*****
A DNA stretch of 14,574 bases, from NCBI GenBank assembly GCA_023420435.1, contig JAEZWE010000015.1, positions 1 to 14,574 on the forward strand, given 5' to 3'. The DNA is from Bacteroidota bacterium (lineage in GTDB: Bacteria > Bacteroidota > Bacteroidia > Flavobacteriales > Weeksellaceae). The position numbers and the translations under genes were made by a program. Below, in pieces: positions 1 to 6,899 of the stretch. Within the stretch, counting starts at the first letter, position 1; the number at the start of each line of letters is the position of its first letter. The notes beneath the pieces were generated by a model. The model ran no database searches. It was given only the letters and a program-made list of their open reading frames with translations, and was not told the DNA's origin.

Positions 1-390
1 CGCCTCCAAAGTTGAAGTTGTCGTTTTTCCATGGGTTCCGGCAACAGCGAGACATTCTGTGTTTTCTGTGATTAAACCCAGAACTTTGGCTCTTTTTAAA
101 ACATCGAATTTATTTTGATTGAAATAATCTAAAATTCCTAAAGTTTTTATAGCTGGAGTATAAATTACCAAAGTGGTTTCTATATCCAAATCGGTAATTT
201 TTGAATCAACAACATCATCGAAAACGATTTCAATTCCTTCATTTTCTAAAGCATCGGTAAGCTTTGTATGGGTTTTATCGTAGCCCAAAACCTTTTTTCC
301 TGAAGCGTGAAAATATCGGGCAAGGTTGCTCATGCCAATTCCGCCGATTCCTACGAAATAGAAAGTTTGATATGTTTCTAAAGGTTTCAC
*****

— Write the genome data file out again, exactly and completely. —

A DNA stretch of 14,574 bases, from NCBI GenBank assembly GCA_023420435.1, contig JAEZWE010000015.1, positions 1 to 14,574 on the forward strand, given 5' to 3'. The DNA is from Bacteroidota bacterium (lineage in GTDB: Bacteria > Bacteroidota > Bacteroidia > Flavobacteriales > Weeksellaceae). The position numbers and the translations under genes were made by a program. Below, in pieces: positions 1 to 6,899 of the stretch. Within the stretch, counting starts at the first letter, position 1; the number at the start of each line of letters is the position of its first letter. The notes beneath the pieces were generated by a model. The model ran no database searches. It was given only the letters and a program-made list of their open reading frames with translations, and was not told the DNA's origin.

Positions 1-390
1 CGCCTCCAAAGTTGAAGTTGTCGTTTTTCCATGGGTTCCGGCAACAGCGAGACATTCTGTGTTTTCTGTGATTAAACCCAGAACTTTGGCTCTTTTTAAA
101 ACATCGAATTTATTTTGATTGAAATAATCTAAAATTCCTAAAGTTTTTATAGCTGGAGTATAAATTACCAAAGTGGTTTCTATATCCAAATCGGTAATTT
201 TTGAATCAACAACATCATCGAAAACGATTTCAATTCCTTCATTTTCTAAAGCATCGGTAAGCTTTGTATGGGTTTTATCGTAGCCCAAAACCTTTTTTCC
301 TGAAGCGTGAAAATATCGGGCAAGGTTGCTCATGCCAATTCCGCCGATTCCTACGAAATAGAAAGTTTGATATGTTTCTAAAGGTTTCAC